Momma and Marguerite and Bailey live in Los Angeles together while the children adjust to life in California. Looking back, Maya can see how remarkable it was that her grandmother adjusted to living in LA, which was so different and so far away from the place she was used to. Eventually it is time for Momma to leave, and she hands the children over to their mother and takes the train back to Arkansas.
Another example of Momma’s strength and resilience in the face of displacement. Having lived in Arkansas her entire life, Momma must have found LA to be like a foreign country. But she handled the feeling of being out of place so capably that Maya doesn’t even realize, as a child, the kind of challenge Momma was facing.
Bailey and Marguerite drive to San Francisco with their mother (Vivien). They live in a dingy Oakland apartment. One night Mother wakes Marguerite up at two in the morning—this makes Marguerite nervous, but when she sees Bailey is up too, and smiling, she relaxes. Her mother tells them they’ve been invited to a party and serves them chocolate and biscuits. Their mother’s laugh is infectious and they grow to love her even more. Yet for all her gaiety and silliness she was also tough and uncompromising—Marguerite admires her for her strength.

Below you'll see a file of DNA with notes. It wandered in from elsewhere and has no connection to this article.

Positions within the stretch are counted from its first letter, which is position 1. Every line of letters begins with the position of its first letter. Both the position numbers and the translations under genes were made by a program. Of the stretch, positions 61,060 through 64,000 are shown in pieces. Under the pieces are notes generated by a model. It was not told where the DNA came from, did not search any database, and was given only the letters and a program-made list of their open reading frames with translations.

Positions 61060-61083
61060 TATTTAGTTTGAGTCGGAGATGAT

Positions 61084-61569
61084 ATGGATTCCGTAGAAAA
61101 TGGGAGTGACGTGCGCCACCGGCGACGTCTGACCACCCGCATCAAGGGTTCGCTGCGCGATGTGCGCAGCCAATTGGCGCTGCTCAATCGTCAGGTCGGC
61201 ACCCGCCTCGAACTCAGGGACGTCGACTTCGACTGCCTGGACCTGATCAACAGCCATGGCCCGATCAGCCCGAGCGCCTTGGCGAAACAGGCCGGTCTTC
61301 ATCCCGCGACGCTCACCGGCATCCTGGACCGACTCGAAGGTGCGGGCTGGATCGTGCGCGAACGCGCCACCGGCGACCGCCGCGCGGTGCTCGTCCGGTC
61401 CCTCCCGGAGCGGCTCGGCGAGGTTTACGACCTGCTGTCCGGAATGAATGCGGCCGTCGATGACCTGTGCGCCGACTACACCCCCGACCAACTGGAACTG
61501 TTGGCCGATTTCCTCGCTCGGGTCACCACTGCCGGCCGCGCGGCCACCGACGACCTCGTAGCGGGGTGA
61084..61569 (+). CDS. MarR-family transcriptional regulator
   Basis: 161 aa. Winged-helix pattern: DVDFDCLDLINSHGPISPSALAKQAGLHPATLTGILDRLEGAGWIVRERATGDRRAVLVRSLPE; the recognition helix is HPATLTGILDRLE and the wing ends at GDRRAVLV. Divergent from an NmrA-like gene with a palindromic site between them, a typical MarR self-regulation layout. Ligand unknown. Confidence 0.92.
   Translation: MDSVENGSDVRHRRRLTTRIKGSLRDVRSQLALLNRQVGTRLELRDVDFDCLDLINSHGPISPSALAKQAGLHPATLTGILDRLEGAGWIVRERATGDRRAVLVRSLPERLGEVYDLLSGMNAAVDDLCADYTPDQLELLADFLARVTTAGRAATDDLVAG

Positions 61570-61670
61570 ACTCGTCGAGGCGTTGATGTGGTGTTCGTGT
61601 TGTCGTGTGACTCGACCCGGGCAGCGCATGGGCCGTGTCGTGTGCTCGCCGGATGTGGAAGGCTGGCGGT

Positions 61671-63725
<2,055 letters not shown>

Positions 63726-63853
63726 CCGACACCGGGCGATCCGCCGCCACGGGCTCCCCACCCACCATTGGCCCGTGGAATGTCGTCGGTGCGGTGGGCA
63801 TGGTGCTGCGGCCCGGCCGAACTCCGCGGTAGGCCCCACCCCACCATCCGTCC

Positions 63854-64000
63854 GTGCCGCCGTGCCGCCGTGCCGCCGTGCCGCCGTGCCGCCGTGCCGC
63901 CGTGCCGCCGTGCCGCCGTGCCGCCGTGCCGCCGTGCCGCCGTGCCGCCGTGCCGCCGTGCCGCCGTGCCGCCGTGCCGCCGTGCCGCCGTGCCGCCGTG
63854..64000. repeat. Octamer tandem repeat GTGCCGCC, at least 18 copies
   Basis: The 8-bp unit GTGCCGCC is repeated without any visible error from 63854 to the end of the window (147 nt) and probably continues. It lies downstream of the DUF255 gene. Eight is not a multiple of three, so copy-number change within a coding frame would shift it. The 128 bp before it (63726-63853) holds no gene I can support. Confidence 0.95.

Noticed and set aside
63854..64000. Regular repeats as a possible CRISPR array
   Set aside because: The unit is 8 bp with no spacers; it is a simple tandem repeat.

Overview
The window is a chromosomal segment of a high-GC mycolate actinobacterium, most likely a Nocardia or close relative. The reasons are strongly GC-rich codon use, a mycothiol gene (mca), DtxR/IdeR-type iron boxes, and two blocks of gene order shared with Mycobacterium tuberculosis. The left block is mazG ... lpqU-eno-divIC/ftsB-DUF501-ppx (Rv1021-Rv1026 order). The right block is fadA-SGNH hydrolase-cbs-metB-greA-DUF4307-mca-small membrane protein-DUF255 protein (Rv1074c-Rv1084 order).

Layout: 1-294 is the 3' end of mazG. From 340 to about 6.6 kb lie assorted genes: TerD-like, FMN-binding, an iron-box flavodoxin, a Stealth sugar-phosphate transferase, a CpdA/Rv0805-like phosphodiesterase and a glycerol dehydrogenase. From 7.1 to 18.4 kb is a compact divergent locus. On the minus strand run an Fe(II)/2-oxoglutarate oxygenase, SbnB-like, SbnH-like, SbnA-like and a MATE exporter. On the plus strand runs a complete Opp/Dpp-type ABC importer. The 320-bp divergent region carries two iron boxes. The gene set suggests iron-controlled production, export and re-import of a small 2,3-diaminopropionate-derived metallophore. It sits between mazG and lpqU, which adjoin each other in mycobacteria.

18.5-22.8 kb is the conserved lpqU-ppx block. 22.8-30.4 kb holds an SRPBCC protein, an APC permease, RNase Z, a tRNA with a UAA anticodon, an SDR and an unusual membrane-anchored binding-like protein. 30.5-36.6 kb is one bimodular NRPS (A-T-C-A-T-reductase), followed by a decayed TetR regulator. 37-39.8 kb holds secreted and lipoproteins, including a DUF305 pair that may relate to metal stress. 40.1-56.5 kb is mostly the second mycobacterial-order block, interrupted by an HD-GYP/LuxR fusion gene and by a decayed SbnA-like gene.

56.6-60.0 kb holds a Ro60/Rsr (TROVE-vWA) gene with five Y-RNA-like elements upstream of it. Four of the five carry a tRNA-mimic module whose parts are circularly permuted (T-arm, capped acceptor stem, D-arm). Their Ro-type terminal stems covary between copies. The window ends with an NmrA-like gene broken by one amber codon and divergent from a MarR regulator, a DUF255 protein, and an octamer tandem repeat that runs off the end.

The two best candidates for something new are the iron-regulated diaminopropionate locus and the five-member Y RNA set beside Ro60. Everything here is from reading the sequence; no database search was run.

Marguerite’s mother is an example of an entirely different variety of strength—as a black woman, Vivien has also presumably had to endure a lifetime of injustice and abuse. The levity and determined positivity that she shows in this scene, we can imagine, has carried her through hard times in the same way that Momma’s practicality and resilience have helped her survive.
Marguerite hears that America has declared war on Japan when she is walking home from the movies. She is frightened and runs all the way home, where she is comforted. Not long after this, Mother marries Daddy Clidell, who will be the first father Marguerite has ever known.
With the start of WWII, the pace of the story shifts. Maya has moved out of the South, into a big city with her mother, in a more politically and socially progressive state. After this point, the events in Maya’s life are recorded at an almost rapid-fire pace.